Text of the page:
Organised by Terry, this was a circular walk starting and finishing at Pymore. Rendezvous was at Pymore Mills, but those of us concerned about sustenance at the end of the walk chose to leave our transport at the Pymore Inn. Just as well, since we discovered that the gate to Pymore Mills is locked at 7.00pm! We paused at the bridge over the Brit to admire the work of Richard Gillingham and his neighbours in clearing the silt and giant Himalayan Balsam from the entrance to the fish ladder. We then proceeded north, noticing as we glanced back how well the Pymore development is maturing. Soon we found ourselves walking down the main runway of Bridport "airport". Set on a gentle rise above Pymore this was a place few us knew existed. Apparently it is home to regular displays of both full-sized and model aircraft. From here there are splendid views across the hills of West Dorset, and even the stark silver roofs of the industrial sheds at Gore Cross are softened by the surrounding trees.
Heading the wrong way!
Deep in conversation we strode forward trusting in Terry's reconnaissance, only to find that we had missed the path due to vegetation concealing the gateway.
The crucial gap to...: ... the right track:
We retraced our steps and some discussion and head scratching ensued before we set off again.
In the next field we encountered a herd of overly inquisitive cows, with only the single strand of an electrified fence to separate us. No pictures since John, our official photographer, rushed up from his position at the rear to offer his cow herding skills, should they have been required. Fortunately they were not!
Looking east: Heading north:
We continued northwards, some of us wondering when we would make the turn that Terry assured us would lead us back to join the river for the home stretch to Pymore. Finally, after passing through a couple of farms and hamlets, we reached the apple orchards split by the muddy footpath which signalled that we were on the right track.
The orchard: Muddy obstacle:
And so, down a sloping hillside, there was the river...
Next to a river (Brit)at last:
...as well as another herd of inquisitive cows; John assured us that despite appearances they were harmless - as long as we kept moving while he shooed them away!
Billy the bullock:
Some of us sped up and the group became stretched out over some distance. Those of us towards the rear were lucky to catch a glimpse of a family group of roe deer some way across the fields.
Roe deer at dusk:
The last lap now, and as the stragglers caught up...
On the home straight:
...we were able to share the experience of witnessing a spectacular sunset:
The final stretch took us though an avenue of Himalayan Balsam...
Himalayan balsam: Pub almost in sight:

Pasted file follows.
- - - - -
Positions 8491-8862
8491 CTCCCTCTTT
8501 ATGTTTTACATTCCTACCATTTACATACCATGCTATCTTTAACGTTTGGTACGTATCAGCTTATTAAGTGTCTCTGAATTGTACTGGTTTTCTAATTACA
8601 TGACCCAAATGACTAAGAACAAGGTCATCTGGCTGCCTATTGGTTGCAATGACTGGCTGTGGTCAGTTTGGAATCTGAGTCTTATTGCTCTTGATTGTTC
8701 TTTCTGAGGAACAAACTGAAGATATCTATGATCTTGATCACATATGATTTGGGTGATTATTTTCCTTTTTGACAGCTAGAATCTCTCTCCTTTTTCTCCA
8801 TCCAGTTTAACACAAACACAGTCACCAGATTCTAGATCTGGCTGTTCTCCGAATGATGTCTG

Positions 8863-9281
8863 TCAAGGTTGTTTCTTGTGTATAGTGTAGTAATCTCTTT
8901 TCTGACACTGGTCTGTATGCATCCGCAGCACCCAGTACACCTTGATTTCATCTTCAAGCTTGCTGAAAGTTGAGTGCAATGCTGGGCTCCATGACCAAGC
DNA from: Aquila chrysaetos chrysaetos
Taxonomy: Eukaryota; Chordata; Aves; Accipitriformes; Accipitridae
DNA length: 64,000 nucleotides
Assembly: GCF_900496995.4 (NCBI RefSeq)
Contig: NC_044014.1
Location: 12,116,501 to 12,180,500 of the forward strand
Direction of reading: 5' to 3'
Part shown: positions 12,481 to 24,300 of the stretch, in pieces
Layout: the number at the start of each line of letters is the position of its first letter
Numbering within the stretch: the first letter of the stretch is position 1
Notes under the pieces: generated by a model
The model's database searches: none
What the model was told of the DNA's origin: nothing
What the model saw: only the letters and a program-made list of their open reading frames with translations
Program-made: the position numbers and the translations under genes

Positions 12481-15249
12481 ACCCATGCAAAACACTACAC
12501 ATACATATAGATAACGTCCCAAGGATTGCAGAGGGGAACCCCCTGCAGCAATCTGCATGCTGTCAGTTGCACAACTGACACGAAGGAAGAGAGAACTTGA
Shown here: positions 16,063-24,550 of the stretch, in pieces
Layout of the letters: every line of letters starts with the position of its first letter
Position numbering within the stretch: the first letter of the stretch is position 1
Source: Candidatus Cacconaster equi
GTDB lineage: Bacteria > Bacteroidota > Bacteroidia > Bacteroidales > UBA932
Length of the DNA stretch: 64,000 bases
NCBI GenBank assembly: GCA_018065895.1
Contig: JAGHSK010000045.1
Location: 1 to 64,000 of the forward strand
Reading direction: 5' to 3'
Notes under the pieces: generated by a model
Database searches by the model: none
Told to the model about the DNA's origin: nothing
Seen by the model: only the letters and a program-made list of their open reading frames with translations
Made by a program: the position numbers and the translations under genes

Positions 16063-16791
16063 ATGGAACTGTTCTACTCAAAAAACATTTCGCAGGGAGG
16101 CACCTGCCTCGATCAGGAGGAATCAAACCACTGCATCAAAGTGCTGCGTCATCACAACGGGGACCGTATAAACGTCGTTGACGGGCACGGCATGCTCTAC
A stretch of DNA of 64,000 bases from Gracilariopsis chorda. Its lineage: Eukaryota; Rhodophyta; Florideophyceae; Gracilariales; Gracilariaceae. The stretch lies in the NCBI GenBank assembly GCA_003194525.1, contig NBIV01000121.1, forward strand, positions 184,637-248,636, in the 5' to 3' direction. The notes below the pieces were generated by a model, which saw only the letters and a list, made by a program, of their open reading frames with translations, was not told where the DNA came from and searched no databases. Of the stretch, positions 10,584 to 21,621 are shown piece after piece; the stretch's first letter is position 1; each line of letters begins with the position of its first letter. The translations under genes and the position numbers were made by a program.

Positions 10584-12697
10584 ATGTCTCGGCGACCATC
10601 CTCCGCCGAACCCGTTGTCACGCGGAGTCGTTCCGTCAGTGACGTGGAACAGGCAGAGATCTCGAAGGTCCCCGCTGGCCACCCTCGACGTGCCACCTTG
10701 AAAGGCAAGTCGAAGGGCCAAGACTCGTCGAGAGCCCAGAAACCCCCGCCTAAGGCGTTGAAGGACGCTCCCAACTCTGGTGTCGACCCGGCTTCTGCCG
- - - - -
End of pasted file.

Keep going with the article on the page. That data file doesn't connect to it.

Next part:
...until we reached Pymore Lane and a well-deserved and convivial supper at the Pymore Inn.
This was a really excellent walk organised by Terri & Pat. We set off from the Marquis of Lorne a little later than planned after having chatted to Charles Dutton, who met us on his way home from North Devon. The rather grey evening did not promise much but hopefully any rain would hold off. Out onto the old railway track heading NE towards Maiden Newton.
Along the railway track:
Soon, we were at the meadow, near Wytherston, where the pyramid orchids are found. By this time, the sky had brightened considerably, with the sun almost casting shadows. This really highlighted a spectacular display of orchids and other wild flowers, filling a meadow that had been left fallow to protect the carpet of grasses.
Orchid spotters: Orchids: More orchids:
Reluctantly leaving the marvellous display, we headed towards Wytherston, doubling back at the last moment, over the tributary and into the lush grazing meadow beyond. By now the direction was SW, into the setting sun, with glorious Dorset rolling hills ahead of us, and the river trickling along on our left.
Rolling hills: Mangerton tributary:
Soon we were upon the offending stile, that, two years previously had been closed off by barbed wire. But now there was even a robust little wooden bridge over the swampy section to assist walkers!
That stile again!: Up and over:
Terri the leader: The stile:
Up over the hill we saw a rare white, (nameless) flower in abundance (answers on a post-card, please) and then there was a pleasant ramble through pastureland down to Powerstock.
Rare flower: Flower detail:
Savouring the view:
Then we crossed the Mangerton proper and climbed back up the grassy hill to the Marquis which supplied an excellent meal to end the day.
One last hill:
Previous walks - 2008 and earlier